“I feel like I should probably play volleyball,” says Maggie Hurst as she sat down, eating her way through the pile of junk food in front of her. She gained this epiphany from her family: her mom played volleyball in her younger years, as well as her grandmother.
Once she finally held the spherical object within her hands, tossed it up, and spiked it, volleyball soon became one of her hobbies. She has other hobbies though, such as: eating junk food, swimming, and hanging out with friends, but those activities are not what she is known for. Especially not to her family…
Being the oldest of her siblings, Maggie is considered a role model, and she is not opposed to this thought either. “It makes me feel like I am doing something right when my mom uses me as an example,” Maggie goes on to say. Her mom and grandmother make her out to be “a very intelligent student whom my brothers should follow,” and she believes this to be true as she adds, “There is no other example I would like to be seen as. I am someone who is independent, successful, and driven.” Her brothers, John Hurst and Sam Stone, see her as the “typical sister role model—someone who goes to school and does not do anything bad.”
Compared to how her family sees her, she wants to be seen the same way by the other people around her. “I want to be seen as a confident, respected, kind, and funny person to everyone else, and if no one sees me this way then so be it,” she said. This adds so much to who Maggie Hurst is since she would never change anything physical about herself. The only thing she might change would be how patient she is.
Maggie is not a very patient person, especially when it comes to something on her pet peeves list. She has many common pet peeves like “people who can not drive, people who eat loudly, stupidity, people who talk through their noses, and Emily.” Who is Emily, you might ask. Is this her sworn enemy? Is it someone she played against and lost? No, she is one of Maggie’s friends who “has wizard powers.” According to her, “it’s a long story that I would not like to get into because I would just start laughing uncontrollably.”
Her pet peeves get her fired up, and they’re a few of the reasons why she has never left the south. However, depending on her mood she can be easily calmed by music once she is angered. She also explained that the gym is a great place to become calm because “you are doing something, and you can put your energy into that one thing that made you mad. This makes working out so great; I can get a full work out just by being angry.” There is a catch though: if you can’t calm her down or you remind her of the incident that made her angry, you have a wild ride ahead of you.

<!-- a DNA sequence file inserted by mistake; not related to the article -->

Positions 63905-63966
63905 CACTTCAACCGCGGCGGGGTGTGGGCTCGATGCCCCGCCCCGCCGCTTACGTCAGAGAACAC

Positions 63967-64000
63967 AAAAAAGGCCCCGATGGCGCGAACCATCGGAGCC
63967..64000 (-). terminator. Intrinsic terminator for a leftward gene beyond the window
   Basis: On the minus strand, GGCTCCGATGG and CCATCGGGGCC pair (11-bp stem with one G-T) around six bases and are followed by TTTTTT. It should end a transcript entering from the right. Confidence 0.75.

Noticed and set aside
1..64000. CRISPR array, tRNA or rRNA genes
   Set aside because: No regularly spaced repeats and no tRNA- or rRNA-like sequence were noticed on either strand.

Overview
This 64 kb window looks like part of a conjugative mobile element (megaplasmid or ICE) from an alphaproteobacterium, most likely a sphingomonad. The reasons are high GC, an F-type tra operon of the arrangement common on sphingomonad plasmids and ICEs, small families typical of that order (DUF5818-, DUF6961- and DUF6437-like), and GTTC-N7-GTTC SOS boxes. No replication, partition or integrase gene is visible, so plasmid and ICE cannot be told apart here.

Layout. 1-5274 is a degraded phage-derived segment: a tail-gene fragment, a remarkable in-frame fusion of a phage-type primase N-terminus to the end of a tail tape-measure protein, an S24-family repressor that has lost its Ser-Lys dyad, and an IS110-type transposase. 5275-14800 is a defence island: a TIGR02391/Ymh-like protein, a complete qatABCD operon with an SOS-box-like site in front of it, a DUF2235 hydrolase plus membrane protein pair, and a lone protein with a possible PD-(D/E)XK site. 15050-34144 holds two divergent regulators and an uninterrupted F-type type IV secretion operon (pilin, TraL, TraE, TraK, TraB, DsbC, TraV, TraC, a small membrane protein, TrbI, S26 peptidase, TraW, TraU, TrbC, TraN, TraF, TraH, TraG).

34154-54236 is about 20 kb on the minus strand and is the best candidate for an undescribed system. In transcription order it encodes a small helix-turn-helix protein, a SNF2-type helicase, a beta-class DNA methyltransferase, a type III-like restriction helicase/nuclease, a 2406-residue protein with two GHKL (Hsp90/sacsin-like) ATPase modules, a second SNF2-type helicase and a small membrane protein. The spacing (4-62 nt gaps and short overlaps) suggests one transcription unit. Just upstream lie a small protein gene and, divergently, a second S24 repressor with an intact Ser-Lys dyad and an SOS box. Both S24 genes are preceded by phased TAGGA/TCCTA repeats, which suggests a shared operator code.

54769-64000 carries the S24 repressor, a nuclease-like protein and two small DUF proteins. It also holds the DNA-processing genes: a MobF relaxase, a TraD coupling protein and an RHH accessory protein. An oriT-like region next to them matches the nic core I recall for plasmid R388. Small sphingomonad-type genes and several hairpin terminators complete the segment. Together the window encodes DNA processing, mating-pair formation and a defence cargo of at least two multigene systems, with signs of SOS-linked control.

Another fun thing to do, if she did not have to pay for anything, would be to “sky dive with all of my friends because it would be so fun and it is something I’ve never done before.” This being said, she also would like to “do every dangerous thing out there like jump out of a plane or other wild things” if she was the last person on earth or were to die within the next 24 hours. I don’t want to be the last person though,” she said. “I would rather have someone to talk to.”
Mind boggled by figuring out what her favorite joke is, Maggie said jokingly that she “wants to read, but can’t” which is why she is unable to remember her favorite book quote. “I do wish I liked reading. I just don’t have the patience for it,” she explained, and she continued on the conversation by sharing her favorite movie quote, which was “We’re gonna need a bigger boat.”
This 17-year-old procrastinator has a dream so big it will crush you like a rock. Maggie Hurst is planning to play volleyball in college once given the opportunity, and she also hopes to get married in 5 years. She also wants to meet Kevin Hart or The Rock just to say, “You know those funny people in that movie? Yeah, I met them.” She will never be considered an introvert or extrovert: she is “a realist” who is willing to go the extra mile just to hang out with friends at the Blue Hole and to be “a great example” for her brothers. This is another reason she has never left the South . . . because “there is no place like home.”